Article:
When the world’s greatest superhero goes rogue and destroys everything with nuclear devastation, what do you do?  Mark Waid turns the superhero concept on its head with a really intimate and absolutely ruthless story of the poisonous nature of creeping resentment, and how can we fight against someone so utterly irredeemable?  Includes an ensemble cast of deeply flawed superheroes, powerful sure, but deeply flawed in ways only humans can be.  And they have to stand together against the ultimate villain.  Not a new concept but this is probably the most well plotted and compelling story of its kind.

I never felt that there was any excess, everything is trimmed to perfection.  And the final battle and conclusion is probably one of the smartest.  This is the best thing to read if you’re fatigued as I am on occasion with the standard stuff from DC and Marvel.  Also watch out for the companion piece INCORRUPTIBLE which takes place in the same story, about a former super-villain turned good and his quest for redemption.  The writing is not as great, and the art is shitty at times, but the overall idea and hero is well worth the read.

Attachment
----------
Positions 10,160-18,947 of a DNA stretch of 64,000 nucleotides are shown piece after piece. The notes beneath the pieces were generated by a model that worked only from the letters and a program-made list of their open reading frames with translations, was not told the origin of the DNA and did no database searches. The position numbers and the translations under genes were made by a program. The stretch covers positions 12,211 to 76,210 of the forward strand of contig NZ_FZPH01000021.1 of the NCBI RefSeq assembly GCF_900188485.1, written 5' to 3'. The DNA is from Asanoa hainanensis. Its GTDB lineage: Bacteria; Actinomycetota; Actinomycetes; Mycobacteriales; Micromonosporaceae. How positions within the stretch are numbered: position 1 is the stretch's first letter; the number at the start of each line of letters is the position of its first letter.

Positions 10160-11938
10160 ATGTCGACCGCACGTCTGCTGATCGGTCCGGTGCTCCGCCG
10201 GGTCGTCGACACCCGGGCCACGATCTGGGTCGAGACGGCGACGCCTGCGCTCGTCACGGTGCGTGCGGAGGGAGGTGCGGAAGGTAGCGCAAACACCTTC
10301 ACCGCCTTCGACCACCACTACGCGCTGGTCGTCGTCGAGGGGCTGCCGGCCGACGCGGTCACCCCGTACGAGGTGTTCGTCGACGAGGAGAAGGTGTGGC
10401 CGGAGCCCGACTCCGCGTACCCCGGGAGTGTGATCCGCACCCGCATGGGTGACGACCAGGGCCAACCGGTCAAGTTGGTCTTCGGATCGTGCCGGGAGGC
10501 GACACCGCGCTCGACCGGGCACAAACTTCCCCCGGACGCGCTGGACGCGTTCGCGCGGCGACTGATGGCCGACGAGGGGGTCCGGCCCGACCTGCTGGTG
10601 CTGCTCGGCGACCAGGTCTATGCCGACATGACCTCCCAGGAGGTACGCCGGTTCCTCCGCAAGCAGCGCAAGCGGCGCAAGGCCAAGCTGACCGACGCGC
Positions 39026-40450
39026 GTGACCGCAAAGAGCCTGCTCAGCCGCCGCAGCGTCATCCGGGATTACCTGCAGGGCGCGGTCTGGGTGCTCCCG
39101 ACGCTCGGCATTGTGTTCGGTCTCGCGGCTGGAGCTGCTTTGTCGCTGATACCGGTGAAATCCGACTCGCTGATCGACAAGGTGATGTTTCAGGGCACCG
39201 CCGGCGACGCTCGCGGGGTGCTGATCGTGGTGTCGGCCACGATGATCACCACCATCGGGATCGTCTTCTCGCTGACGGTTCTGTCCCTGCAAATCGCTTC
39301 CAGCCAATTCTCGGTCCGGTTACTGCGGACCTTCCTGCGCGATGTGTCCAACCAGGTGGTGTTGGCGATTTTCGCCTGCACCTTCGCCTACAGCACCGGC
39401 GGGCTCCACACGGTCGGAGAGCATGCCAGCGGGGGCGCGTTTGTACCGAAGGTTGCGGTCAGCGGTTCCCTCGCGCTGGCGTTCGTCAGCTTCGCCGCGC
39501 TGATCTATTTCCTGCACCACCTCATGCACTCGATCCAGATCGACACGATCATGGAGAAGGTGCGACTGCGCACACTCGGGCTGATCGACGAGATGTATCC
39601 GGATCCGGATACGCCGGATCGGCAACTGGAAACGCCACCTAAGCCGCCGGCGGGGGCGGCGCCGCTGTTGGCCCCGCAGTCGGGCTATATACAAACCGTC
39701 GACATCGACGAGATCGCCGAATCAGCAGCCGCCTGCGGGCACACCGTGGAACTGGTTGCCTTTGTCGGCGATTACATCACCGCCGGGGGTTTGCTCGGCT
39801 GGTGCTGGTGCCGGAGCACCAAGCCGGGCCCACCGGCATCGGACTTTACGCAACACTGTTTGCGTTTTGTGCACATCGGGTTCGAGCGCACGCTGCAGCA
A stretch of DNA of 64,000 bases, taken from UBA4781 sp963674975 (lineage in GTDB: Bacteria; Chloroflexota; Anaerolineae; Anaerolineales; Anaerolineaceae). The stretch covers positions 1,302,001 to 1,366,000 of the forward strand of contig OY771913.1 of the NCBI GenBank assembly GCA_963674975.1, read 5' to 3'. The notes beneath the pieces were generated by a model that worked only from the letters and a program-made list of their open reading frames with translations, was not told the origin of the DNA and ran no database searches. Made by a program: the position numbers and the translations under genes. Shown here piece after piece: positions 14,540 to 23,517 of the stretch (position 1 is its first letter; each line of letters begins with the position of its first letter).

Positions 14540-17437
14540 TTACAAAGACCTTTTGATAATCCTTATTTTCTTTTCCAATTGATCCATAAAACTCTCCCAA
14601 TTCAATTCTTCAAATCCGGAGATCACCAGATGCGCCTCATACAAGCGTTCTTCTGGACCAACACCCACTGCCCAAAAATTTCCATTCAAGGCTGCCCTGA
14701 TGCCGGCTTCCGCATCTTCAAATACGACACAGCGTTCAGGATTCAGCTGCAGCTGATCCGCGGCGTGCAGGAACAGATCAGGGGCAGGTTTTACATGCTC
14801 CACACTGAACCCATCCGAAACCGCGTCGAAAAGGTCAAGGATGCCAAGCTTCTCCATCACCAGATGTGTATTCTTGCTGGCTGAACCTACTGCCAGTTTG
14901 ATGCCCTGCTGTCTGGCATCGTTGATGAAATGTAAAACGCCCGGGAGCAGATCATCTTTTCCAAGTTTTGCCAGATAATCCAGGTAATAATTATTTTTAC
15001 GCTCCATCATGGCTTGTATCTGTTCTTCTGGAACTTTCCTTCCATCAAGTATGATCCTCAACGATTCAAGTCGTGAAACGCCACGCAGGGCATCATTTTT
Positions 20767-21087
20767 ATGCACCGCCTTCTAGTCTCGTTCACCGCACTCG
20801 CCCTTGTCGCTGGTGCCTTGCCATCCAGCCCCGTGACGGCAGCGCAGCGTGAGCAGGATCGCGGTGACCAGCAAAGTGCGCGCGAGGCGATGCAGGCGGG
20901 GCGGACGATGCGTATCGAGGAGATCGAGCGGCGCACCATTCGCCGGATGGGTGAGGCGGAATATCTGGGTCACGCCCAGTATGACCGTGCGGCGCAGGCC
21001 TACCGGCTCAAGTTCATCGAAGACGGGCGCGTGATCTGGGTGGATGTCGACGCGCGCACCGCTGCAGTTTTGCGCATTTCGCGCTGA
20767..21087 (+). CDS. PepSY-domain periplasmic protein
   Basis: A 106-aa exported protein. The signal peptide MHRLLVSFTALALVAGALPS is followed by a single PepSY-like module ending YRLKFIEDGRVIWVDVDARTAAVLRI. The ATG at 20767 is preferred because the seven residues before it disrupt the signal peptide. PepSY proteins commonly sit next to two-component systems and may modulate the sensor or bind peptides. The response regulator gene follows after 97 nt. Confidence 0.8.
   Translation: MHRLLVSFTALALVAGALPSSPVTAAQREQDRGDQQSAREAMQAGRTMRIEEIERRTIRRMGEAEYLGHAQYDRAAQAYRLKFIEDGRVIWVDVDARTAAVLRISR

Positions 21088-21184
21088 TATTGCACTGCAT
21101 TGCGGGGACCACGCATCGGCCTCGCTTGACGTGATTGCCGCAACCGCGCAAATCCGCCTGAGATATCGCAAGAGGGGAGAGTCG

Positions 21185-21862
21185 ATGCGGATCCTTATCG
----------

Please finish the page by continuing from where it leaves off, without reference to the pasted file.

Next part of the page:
I’ve read a tonne of manga, and there is still a lot out there that I haven’t read, but I can say hands down, this is probably the greatest manga ever crafted in existence.  The most badass motherfucker in all of feudal-era Japan, Lone Wolf and Cub is a masterless samurai on a death trail of vengeance, with his infant son.  There is no comic in history of mankind that speaks truer of fatherhood, honor, duty and the way of the samurai as well as this book.  There are a lot of heart-and-gut wrenching moments, this book doesn’t shy away from showing the worst of humanity, but in the face of it all, you will root for Lone Wolf and Cub bound by their unflinching code.  It is a profound telling of Zen philosophy also, and Kazuo Koike’s words are matched only by the beautiful brushstrokes and penmanship of Goseki Kojima.  Landscapes and people all look like paintings right out of the Tokugawa-era, but the breathtaking swordfights are what’s the most awesome.  This book is positively epic, and you can see where a heck of a lot of filmmakers got their inspiration from.  If you have a taste for deep graphic novels, this one needs to be read immediately.